He goes on,

Philippians 4:8 Finally, brothers, whatever is true, whatever is honorable, whatever is just, whatever is pure, whatever is lovely, whatever is commendable, if there is any excellence, if there is anything worthy of praise, think about these things. 9 What you have learned and received and heard and seen in me—practice these things, and the God of peace will be with you.

What is true? 2+2=4? Does that give you peace? What is honorable? What is just, pure, lovely, commendable? Who is excellent or worthy of praise? This is another way of saying ‘fix your eyes on Jesus.’ Think about Jesus! Jesus is true, honorable, just, pure, lovely, commendable, excellent, worthy of all praise. These are attributes of God. Think about who God is, think about theology. If we are looking at Jesus, delighting in Jesus more than anything else, we will have peace.

What have you learned and received and heard and seen in Paul? What is it that Paul proclaims? The Gospel! Jesus Christ and him crucified! The good news that God is for us. Practice these things. Live the doctrine, live the teaching, live the gospel. Rehearse the gospel. Enjoy the gospel. And the God of peace will be with you.

Rejoice in the Lord, give him your anxious thoughts with thanksgiving, and the peace of God will protect you; meditate on who he is and the God of peace will be with you. The peace of God will protect you and the God of peace will be with you!

Understand this will not be easy. This will be a fight. A battle. You must wage war for peace. You must fight for peace. The flesh will not willingly comply. You must fight to rejoice in the Lord. You must fight to turn your anxieties over to him with thanksgiving. You must battle and discipline yourself to look longer at Jesus than you look at your troubles. You must fight for peace.

Look over to 1 Peter 5. Peter gives us more practical help in pursuing peace. He says

1 Peter 5:5 …Clothe yourselves, all of you, with humility toward one another, for “God opposes the proud but gives grace to the humble.” 6 Humble yourselves, therefore, under the mighty hand of God so that at the proper time he may exalt you, 7 casting all your anxieties on him, because he cares for you.

Humility. Pursue peace with humility. God gives grace to the humble. In humility cast all your cares on him. We tend to be proud. I can handle this. I don’t need help with this. I can carry this. Pride says ‘I can carry my own burden.’ Humility says ‘I am weak. I need help. I am anxious. I am afraid.’ Guard yourself against pride. Throw down your pride. In humility cast all your anxieties on him, because he cares for you. He cares for you! He cares for you!

The Peace of Jesus (Mark 4)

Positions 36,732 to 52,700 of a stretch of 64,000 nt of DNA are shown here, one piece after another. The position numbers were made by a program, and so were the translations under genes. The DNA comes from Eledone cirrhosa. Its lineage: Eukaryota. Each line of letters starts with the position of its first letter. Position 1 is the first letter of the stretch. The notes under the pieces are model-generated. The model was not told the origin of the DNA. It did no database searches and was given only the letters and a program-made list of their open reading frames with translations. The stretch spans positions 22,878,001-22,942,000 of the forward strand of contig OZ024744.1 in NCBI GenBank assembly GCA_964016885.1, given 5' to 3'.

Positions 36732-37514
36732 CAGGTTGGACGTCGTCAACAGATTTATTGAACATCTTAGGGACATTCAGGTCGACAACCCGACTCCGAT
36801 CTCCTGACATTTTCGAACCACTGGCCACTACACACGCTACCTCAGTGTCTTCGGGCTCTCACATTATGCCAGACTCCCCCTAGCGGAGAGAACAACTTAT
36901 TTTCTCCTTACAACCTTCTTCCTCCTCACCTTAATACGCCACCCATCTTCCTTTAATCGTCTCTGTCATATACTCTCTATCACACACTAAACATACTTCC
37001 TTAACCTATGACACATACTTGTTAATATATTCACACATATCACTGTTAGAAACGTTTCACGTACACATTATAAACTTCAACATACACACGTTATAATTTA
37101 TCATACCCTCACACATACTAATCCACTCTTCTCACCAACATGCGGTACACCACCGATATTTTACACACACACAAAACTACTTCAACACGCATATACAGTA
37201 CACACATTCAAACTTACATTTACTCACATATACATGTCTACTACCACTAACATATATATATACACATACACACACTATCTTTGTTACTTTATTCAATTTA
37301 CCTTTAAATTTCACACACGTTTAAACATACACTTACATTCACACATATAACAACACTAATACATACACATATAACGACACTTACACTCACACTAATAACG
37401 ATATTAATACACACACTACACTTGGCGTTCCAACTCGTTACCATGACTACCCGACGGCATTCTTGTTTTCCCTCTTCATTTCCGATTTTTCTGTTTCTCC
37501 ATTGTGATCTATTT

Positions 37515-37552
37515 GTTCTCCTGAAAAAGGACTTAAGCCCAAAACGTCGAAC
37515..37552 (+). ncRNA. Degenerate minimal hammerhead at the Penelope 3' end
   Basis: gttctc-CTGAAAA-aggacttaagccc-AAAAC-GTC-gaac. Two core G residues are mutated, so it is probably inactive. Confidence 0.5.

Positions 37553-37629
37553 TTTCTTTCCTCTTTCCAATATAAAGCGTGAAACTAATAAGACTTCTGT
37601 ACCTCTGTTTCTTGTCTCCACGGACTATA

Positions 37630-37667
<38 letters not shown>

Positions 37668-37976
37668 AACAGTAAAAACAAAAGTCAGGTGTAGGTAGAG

Jesus says

John 14:1 “Let not your hearts be troubled. Believe in God; believe also in me.

…27 Peace I leave with you; my peace I give to you. Not as the world gives do I give to you. Let not your hearts be troubled, neither let them be afraid.

John 16:33 I have said these things to you, that in me you may have peace. In the world you will have tribulation. But take heart; I have overcome the world.”

Jesus, the Prince of Peace, gives us peace, even in the middle of tribulation, because our peace is not in our circumstances; our peace is in him.

Jesus told another story about seed and fruit in Mark 4.

Mark 4:26 And he said, “The kingdom of God is as if a man should scatter seed on the ground. 27 He sleeps and rises night and day, and the seed sprouts and grows; he knows not how. 28 The earth produces by itself, first the blade, then the ear, then the full grain in the ear. 29 But when the grain is ripe, at once he puts in the sickle, because the harvest has come.”

This is an interesting parable, and it comes shortly after the parable of the sower and the different soils. This parable is about the farmer who sows his seed and then goes to sleep. He is not lazy. He sows, he gets up every day and does his work. When the time comes he reaps. But he doesn’t worry. There’s a lot about the science of farming he doesn’t understand. He doesn’t understand seed germination and pollination and photosynthesis. He just scatters seed and goes to sleep. He doesn’t spend night after anxious night fretting about what is happening with his seed. He trusts. He rests. There is a lot that is out of his control, out of his hands. He is responsible with what is in his hands. But with the rest, he is at peace. He goes to sleep.

Psalm 4:8 In peace I will both lie down and sleep; for you alone, O LORD, make me dwell in safety.

Look down a little further in Mark 4.

Mark 4:35 On that day, when evening had come, he said to them, “Let us go across to the other side.” 36 And leaving the crowd, they took him with them in the boat, just as he was. And other boats were with him. 37 And a great windstorm arose, and the waves were breaking into the boat, so that the boat was already filling. 38 But he was in the stern, asleep on the cushion. …

Jesus had been teaching multitudes, and spending time privately with his disciples. He was exhausted. They took him ‘just as he was.’ He fell asleep. There was a great storm. The waves were crashing over the boat, filling the boat. Jesus was asleep. Even in the middle of a great storm, he was at peace.

Mark 4:38 …And they woke him and said to him, “Teacher, do you not care that we are perishing?” 39 And he awoke and rebuked the wind and said to the sea, “Peace! Be still!” And the wind ceased, and there was a great calm. 40 He said to them, “Why are you so afraid? Have you still no faith?” 41 And they were filled with great fear and said to one another, “Who then is this, that even the wind and the sea obey him?”